The Lady of Ossining
By M.P. Pellicer | Stranger Than Fiction Stories
The shadow of Sing Sing prison cast it's dreaded pall over the mysterious death of a young woman whose decapitated body was found 500 feet from Ossining railroad station.
February 21, 1906
She was wearing a steel gray tailor suit with a white shirt wait and black laced shoes with French heels. A fur stole surrounded her neck, and her black hat was trimmed with two black plumes and a white feather. Her hands were shapely and the nails were well kept. On her fingers she wore two rings, one with a pearl and the other with five sapphires surrounded by diamonds. Her dark auburn hair had three gold and amber side-combs in them, and she had dark eyes. The majority of her teeth were filled or crowned with gold. Her lower teeth were natural.
A beautiful, wealthy stranger that died a horrific death filled the headlines across the country, however despite the publicity no one was quick to step up and give her a name.
Not only was her head severed but the right arm was found between the south and northbound tracks.
It was known that she was struck by the Albany Express that passed through the station at 8 p.m. the evening before. Blood was splattered on the pilot of the engine when it arrived at the Grand Central Station. When the body was struck, the train was traveling at such a high rate of speed that none of the passengers or the crew noticed.
The auburn-haired lady arrived on the noon train at Ossining from the city. She was seen hurrying up the hill in the direction of the prison. Her unusual good looks caused her appearance to be remembered. A hackman said she carried a small handbag held by a gold chain. After she vanished up the hill no one in the town could remember seeing her again.
Conductor Newhouse stumbled over the body at about 9:30 p.m. There was no evidence of her reticule. Her jacket was gone as well as the arm that had been ripped from the body.
The absence of her purse led the police to believe it was a case of murder, and the officials at the prison did not remember her visiting at all. State Detective Jackson said he was positive the woman never came to Sing Sing prison as a visitor. So why was she there?
Where she was found was halfway between the station and the north gate of Sing Sing prison, which was the last place a woman would be found at night. The New York Central tracks lay between the Hudson River, and a rocky cliff 70 feet straight up to the winding prison road.
"To reach there otherwise than by dropping off a train the woman must have walked or been carried through the maze of tracks in the freight yards and past the station or else been put ashore from a boat."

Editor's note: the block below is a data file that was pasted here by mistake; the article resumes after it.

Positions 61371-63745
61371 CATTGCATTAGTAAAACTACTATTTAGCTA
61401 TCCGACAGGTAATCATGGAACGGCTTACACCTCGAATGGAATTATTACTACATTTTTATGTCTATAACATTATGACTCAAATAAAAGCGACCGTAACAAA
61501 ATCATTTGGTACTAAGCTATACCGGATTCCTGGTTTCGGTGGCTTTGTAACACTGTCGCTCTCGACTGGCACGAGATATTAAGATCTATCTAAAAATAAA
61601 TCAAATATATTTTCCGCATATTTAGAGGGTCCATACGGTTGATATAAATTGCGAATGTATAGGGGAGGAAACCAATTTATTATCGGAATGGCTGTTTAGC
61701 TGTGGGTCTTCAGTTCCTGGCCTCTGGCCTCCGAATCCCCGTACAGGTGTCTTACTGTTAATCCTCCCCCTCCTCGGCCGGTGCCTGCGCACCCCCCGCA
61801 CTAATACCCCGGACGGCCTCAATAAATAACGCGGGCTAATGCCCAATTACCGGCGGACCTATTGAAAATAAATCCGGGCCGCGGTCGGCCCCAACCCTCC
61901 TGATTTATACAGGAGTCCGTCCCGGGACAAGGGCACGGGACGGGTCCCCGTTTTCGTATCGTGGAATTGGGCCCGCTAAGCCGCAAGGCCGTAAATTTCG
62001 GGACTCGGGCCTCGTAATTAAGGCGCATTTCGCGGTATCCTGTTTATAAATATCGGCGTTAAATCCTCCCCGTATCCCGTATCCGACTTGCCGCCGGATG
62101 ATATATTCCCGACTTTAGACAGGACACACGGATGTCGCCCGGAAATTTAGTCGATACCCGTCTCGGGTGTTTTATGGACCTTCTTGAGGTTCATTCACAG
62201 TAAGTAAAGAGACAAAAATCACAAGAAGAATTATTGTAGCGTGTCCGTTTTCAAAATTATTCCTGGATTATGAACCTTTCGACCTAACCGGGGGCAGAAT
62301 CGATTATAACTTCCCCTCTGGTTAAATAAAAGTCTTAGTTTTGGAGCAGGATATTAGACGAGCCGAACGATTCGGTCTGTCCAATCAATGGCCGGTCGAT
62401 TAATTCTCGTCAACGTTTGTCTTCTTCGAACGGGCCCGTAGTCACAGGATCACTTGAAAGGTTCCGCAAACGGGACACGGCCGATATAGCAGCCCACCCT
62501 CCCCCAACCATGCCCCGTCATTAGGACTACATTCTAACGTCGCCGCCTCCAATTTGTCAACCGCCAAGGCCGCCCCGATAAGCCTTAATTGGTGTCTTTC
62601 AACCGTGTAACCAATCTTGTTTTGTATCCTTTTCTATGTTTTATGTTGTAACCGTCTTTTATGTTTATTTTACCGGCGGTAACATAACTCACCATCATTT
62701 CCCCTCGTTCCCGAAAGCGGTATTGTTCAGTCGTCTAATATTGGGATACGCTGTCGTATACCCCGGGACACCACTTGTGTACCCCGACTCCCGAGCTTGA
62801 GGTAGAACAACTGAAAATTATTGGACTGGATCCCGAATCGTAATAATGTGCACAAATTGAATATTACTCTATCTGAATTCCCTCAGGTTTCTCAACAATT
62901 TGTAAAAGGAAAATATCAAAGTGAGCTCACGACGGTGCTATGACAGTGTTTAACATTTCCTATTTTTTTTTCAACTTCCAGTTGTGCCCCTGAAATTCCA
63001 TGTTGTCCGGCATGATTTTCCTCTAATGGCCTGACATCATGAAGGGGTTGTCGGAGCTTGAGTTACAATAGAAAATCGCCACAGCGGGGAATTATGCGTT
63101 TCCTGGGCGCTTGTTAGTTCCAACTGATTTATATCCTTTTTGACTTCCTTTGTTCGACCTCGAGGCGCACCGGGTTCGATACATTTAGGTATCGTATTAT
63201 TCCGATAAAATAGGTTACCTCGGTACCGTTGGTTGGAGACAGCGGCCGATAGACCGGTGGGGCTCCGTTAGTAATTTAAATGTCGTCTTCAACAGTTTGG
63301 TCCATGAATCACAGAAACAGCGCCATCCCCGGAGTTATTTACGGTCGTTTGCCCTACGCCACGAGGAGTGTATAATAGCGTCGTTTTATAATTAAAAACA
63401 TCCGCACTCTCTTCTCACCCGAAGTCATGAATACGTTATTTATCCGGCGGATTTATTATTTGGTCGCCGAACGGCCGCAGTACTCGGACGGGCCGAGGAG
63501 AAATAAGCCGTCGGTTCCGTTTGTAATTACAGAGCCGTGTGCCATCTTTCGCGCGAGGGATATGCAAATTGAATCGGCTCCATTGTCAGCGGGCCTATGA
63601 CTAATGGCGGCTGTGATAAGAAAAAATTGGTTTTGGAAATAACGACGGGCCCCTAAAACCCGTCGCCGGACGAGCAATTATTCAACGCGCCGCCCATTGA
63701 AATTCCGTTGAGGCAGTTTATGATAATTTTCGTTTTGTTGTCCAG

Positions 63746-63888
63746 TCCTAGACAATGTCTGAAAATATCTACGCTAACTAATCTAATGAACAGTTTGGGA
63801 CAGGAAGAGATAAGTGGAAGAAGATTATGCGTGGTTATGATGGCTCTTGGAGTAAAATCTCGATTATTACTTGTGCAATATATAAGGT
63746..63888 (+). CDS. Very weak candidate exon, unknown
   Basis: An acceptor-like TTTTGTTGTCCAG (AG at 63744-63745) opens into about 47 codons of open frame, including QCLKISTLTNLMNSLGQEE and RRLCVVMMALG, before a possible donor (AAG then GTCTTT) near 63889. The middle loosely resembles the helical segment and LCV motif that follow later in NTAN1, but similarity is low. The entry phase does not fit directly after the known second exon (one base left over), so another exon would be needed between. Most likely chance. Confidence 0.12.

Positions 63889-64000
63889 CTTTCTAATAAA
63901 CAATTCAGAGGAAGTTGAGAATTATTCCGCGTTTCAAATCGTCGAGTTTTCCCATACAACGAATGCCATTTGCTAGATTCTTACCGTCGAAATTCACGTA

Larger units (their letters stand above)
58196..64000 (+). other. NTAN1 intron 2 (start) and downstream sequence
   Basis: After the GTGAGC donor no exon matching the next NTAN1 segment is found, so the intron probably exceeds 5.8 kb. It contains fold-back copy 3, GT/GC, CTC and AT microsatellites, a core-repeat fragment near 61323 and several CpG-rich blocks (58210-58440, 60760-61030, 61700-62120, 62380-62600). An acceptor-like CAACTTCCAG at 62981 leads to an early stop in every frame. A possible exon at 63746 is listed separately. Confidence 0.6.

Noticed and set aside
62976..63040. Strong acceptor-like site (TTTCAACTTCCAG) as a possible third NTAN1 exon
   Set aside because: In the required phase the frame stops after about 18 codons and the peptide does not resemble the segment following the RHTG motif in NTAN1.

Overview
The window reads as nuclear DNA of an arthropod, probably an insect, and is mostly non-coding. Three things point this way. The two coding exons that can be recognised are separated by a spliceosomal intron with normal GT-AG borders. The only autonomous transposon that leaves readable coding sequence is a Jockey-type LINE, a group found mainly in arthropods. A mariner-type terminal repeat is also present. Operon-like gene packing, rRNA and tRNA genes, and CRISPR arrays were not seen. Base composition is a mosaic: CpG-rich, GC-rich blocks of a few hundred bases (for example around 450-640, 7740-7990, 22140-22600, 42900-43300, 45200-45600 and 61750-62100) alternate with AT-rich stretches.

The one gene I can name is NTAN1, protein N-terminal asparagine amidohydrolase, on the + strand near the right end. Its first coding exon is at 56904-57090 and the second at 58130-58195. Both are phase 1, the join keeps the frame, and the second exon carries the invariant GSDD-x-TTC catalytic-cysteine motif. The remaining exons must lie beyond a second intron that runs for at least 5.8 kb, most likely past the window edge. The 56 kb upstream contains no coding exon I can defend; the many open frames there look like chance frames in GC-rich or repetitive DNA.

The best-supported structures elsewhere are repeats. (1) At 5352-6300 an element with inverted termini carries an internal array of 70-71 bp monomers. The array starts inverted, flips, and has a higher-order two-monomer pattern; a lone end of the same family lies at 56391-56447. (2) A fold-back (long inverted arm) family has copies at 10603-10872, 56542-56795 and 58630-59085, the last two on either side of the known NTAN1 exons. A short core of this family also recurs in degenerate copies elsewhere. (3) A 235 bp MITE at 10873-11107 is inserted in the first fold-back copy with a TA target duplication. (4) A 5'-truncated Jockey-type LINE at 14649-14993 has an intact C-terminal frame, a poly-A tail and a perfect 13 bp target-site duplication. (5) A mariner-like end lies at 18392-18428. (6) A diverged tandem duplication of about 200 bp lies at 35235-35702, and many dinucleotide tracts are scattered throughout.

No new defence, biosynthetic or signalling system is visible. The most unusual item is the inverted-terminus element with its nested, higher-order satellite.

James Gallagher, the towerman, only 100 feet away from the scene saw no pedestrian in his vicinity that night.
The body was taken to Ramsdall's Morgue where the coroner, John F. Sellick would make his investigation. There was no wound on the body except by the neck where it had been severed. She was about 5'3" to 5'6" and weighed about 150 pounds. Her age was estimated to be about 25 to 35 years.
While she was at the morgue, many of the townspeople came by to see her, and no one recognized her features.
Soon there was a theory that the woman at the tracks was Mrs. Durwood H. Martin, since she matched the description of the lady on the tracks.
The villagers wondered about the action of a woman dressed in purple who visited the prison, and then was seen at the Weskora Hotel and in George Dempsey's saloon. She wrote several letters at the hotel, and said she was the wife of a man named Martin who kept a restaurant on Broadway opposite the Hotel Astor. She was last seen the evening before the dead woman's body was found. Her husband's restaurant had been burned, and he fled to to Mexico after getting in trouble over a check. He had returned only a short time before. He was arrested, pled guilty and was sentenced to Sing Sing Prison.
The police believed there was no connection between the two women, however any hope of identifying the dead woman was not discounted.
The hopes were dashed when on February 25 , Mrs. Martin communicated with her relatives to say she was very much alive and staying in Schenectady.
There was another theory where it was believed the lady fell from a passing train which explained why she was not wearing a coat, gloves or had a handbag. Perhaps she was passing from one car to another and fell between the cars.
Was the Lady of Ossining a victim of murder, accident or suicide? Her name along with the answer to that question remains unknown.
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Stranger Than Fiction Stories by M.P. Pellicer